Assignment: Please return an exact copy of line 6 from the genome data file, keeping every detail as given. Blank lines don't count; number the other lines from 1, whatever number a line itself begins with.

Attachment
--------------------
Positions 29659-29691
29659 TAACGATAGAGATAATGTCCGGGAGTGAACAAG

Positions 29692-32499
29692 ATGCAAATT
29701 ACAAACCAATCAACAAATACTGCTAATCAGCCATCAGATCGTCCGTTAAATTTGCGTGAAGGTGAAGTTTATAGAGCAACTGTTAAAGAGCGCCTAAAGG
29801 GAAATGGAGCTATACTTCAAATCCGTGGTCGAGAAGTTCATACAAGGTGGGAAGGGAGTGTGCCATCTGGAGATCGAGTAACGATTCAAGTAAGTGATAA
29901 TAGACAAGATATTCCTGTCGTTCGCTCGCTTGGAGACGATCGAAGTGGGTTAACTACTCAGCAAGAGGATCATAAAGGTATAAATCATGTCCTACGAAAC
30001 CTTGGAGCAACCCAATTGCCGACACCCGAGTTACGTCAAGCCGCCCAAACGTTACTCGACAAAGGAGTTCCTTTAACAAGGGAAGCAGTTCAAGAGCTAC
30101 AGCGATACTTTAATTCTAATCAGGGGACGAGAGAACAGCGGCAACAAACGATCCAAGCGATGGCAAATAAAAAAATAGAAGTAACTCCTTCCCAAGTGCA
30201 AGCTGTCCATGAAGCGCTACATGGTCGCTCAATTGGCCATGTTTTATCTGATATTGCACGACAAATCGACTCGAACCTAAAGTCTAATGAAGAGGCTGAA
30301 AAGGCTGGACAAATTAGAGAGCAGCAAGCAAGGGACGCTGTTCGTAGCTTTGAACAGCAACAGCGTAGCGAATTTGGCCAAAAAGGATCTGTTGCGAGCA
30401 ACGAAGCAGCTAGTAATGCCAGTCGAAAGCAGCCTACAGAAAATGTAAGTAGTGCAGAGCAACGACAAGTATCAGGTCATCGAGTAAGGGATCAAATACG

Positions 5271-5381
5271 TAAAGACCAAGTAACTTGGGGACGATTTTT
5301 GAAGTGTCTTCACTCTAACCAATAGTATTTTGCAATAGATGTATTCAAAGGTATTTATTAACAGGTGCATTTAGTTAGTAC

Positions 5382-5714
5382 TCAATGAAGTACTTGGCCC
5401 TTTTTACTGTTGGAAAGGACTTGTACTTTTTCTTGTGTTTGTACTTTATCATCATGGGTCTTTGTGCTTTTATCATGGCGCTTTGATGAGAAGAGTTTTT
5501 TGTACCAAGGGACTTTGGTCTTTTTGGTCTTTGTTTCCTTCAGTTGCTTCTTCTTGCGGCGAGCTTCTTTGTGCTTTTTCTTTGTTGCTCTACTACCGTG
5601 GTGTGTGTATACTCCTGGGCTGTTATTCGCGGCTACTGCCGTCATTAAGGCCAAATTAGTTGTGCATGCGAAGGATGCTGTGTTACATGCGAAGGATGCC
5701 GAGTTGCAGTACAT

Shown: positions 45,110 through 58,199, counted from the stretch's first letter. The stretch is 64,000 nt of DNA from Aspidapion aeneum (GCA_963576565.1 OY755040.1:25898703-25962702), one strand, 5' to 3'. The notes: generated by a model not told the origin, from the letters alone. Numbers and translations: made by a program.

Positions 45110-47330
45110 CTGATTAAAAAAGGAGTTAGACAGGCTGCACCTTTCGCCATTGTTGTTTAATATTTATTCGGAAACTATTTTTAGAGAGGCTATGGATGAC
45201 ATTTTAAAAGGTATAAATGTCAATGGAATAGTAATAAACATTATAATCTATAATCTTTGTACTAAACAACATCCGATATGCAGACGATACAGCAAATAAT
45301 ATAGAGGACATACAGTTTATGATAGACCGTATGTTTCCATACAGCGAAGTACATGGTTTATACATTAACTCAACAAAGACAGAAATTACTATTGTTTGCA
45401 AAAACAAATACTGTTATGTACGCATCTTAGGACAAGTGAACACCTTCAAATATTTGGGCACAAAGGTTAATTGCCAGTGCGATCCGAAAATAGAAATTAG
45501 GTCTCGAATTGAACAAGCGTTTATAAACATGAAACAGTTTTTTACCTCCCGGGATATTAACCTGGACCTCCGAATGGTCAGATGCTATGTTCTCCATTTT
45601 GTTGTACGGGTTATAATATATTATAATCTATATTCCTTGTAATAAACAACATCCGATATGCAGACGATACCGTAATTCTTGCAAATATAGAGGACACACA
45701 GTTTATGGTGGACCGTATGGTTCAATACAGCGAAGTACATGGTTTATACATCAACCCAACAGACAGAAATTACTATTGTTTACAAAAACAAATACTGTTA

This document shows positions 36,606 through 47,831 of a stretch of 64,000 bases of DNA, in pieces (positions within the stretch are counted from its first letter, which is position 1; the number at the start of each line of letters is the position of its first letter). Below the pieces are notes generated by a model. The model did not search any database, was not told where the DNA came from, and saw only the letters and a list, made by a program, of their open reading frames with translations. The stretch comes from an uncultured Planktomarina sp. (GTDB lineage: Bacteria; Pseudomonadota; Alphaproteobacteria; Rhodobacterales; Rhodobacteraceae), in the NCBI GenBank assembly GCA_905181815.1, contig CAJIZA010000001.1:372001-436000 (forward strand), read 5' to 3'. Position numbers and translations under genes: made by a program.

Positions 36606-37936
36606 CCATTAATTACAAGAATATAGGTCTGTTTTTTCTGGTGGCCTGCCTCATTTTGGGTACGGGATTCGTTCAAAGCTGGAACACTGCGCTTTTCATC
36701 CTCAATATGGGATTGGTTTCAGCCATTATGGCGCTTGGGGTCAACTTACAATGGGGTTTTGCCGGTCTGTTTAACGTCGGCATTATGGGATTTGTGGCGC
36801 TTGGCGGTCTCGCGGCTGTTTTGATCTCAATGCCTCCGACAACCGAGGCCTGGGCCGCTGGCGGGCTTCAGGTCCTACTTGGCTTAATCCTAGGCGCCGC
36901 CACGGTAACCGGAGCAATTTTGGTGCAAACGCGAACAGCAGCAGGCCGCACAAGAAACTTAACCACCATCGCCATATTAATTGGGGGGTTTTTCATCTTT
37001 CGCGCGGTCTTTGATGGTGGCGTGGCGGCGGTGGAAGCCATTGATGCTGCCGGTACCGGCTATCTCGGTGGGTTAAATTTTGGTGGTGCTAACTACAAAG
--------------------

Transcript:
29801 GAAATGGAGCTATACTTCAAATCCGTGGTCGAGAAGTTCATACAAGGTGGGAAGGGAGTGTGCCATCTGGAGATCGAGTAACGATTCAAGTAAGTGATAA